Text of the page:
Beyond the bullets and the bluster, the United States and Pakistan need each other too much to allow tensions along the Afghan border to derail their relationship.
U.S. missile strikes on suspected militant havens in Pakistani territory have ratcheted up tensions and uncertainty, and a brief clash between forces of both nations a few days ago has heightened worries. But few can envisage sustained fighting on the frontier or American soldiers being killed and wounded—a scenario that could shatter a strategically vital alliance between two countries that have little in common save mutual need.
Washington requires Islamabad's help to prevent Afghanistan sliding into chaos seven years after the ouster of the Taliban and to hunt down Osama bin Laden and other top al-Qaida leaders thought to be hiding in the restive tribal areas along the Afghan border. Many of the supplies for U.S. troops in Afghanistan also move through Pakistan.
Pakistan's new civilian rulers, in turn, need U.S. cash to stave off an economic meltdown that is eroding their popularity just six months after taking power following years of dictatorship. This nuclear-armed nation also requires American help in defeating the homegrown Islamic militants who have built up strongholds in the tribal region and forged ties with the Taliban and al-Qaida. Those extremists are posing an increasing threat to Pakistan itself—a fact underscored by the devastating bombing of the Marriott Hotel in Islamabad.
"I think this climate of tension cannot prevail for too long," said Ishtiaq Ahmad, professor of international relations at Quaid-i-Azam University in the capital. "The stakes are really too high on either side."
The frontier with Afghanistan is a rugged, inhospitable land where Pakistan's government has never had much control. NATO and U.S. commanders say militants sheltering there are mounting rising attacks in Afghanistan and fear the extremists could be plotting another Sept. 11-scale attack in the West.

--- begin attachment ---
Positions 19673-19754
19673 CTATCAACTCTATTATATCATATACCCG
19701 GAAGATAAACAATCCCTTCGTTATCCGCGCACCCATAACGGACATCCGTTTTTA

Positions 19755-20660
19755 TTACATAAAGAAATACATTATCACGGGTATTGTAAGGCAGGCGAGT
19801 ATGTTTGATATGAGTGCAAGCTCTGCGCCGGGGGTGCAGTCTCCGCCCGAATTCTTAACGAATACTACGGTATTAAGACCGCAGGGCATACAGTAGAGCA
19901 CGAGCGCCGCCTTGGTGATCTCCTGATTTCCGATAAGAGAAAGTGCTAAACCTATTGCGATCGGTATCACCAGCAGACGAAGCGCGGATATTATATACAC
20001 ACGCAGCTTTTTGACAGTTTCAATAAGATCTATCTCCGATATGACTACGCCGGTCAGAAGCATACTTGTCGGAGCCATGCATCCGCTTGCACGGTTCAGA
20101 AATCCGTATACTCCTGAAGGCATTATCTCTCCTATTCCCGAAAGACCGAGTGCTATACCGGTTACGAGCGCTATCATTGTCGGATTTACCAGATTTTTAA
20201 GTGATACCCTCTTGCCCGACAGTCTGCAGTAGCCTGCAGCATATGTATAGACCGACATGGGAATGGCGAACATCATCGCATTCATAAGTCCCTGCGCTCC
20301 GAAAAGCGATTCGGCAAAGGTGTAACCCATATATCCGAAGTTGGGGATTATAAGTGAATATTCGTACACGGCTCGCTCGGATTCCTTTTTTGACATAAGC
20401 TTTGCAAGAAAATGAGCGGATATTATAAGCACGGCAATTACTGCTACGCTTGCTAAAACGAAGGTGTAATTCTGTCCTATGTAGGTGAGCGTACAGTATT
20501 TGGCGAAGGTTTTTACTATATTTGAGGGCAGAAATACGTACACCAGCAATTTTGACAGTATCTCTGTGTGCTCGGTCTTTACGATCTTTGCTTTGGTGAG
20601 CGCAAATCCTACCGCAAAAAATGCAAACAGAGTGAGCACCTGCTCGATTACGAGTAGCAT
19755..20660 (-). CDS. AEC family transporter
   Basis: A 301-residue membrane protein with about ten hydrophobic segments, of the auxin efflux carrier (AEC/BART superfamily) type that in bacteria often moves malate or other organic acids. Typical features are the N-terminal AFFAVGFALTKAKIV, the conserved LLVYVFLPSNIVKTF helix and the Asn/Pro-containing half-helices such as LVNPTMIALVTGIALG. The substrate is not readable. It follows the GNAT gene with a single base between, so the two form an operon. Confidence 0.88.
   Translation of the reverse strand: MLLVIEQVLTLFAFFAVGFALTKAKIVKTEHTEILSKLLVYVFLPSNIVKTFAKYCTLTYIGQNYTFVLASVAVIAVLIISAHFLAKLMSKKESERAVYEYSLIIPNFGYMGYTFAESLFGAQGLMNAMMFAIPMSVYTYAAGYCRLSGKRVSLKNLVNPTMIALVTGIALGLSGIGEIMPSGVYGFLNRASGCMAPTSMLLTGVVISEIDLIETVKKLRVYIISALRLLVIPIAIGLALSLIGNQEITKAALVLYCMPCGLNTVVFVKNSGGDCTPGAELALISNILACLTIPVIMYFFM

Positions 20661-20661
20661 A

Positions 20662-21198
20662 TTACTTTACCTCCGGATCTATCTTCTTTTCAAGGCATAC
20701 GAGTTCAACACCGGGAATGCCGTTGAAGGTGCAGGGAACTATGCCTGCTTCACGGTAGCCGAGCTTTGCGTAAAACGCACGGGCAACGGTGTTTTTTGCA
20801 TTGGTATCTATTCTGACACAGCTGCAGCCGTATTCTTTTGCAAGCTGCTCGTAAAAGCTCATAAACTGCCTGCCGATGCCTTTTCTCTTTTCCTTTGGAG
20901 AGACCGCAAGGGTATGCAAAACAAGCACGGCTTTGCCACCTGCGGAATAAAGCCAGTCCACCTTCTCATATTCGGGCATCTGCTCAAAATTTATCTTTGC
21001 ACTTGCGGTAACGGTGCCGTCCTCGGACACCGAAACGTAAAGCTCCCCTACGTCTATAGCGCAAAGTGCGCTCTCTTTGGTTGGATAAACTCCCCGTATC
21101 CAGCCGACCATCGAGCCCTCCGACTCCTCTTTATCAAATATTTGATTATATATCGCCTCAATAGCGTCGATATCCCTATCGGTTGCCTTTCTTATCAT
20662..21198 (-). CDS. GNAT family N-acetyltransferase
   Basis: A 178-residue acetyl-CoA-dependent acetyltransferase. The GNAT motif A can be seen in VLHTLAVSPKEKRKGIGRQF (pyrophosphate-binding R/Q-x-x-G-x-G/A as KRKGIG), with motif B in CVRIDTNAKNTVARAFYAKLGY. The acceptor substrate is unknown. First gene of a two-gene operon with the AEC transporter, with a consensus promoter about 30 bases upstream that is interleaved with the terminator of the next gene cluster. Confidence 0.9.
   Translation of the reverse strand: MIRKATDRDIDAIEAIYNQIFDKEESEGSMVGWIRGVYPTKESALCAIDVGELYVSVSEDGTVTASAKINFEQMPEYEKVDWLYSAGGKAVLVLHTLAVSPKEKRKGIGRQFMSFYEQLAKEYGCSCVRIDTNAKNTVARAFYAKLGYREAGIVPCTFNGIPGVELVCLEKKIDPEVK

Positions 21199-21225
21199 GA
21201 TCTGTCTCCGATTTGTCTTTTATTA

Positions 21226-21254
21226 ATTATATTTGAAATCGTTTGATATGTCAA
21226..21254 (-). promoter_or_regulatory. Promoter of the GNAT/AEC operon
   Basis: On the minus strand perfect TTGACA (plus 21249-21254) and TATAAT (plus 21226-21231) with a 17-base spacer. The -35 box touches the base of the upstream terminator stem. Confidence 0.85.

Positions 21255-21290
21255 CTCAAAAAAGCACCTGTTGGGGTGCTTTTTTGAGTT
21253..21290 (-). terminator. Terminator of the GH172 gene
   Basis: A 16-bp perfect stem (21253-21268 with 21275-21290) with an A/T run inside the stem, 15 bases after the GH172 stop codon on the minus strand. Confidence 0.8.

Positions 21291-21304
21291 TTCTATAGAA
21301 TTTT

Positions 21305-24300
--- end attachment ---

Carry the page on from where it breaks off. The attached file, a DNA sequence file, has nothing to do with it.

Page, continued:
U.S. forces had been conducting strikes on "high-value" targets across the border in recent years under what many people believe was an unwritten agreement with Islamabad. But tensions have spiked over a flurry of attacks since late August, including a highly unusual ground raid by U.S. commandos. With many Pakistanis angry, and government critics using the attacks to argue for cutting ties with Washington, civilian and military leaders have protested strongly to Washington.
On Thursday, U.S. helicopters and Pakistani ground troops briefly traded fire along the poorly defined and marked border, without anyone being hit, officials from both nations said. Yet almost immediately, both sides were making conciliatory noises.
"I look at U.S. support as a blessing," President Asif Ali Zardari said in New York alongside Secretary of State Condoleezza Rice, who promised help for Pakistan.
Pakistan needs Western cash to avert economic crisis. The shock of higher oil and food prices has helped push up inflation to 25 percent, wrecked the government's finances and exacerbated a trade gap that is fast eating up the country's foreign currency reserves.
Foreign Secretary Salman Bashir reportedly told a meeting of donor nations in New York that "$10 billion to $15 billion was our immediate requirement" to avoid bankruptcy.
U.S. officials must tread carefully in working with Pakistan against extremist groups. While leaders of both side stress they have a common enemy, many Pakistanis blame the rise in violence here on the alliance with Washington and the U.S. border strikes are feeding public anger.
"The Americans cannot afford to destabilize the government too much," said Talat Masood, a retired general.
Some analysts see the outrage generated by the Marriott bombing as a possible turning point, however.
"This is a historic moment to create a mass opposition to the militants," said Ahmad, the Quaid-i-Azam professor. "The biggest challenge now is being able to say this is not only our own war, but it is also a common war with the Afghans, NATO and the U.S."
Access interview at iht.com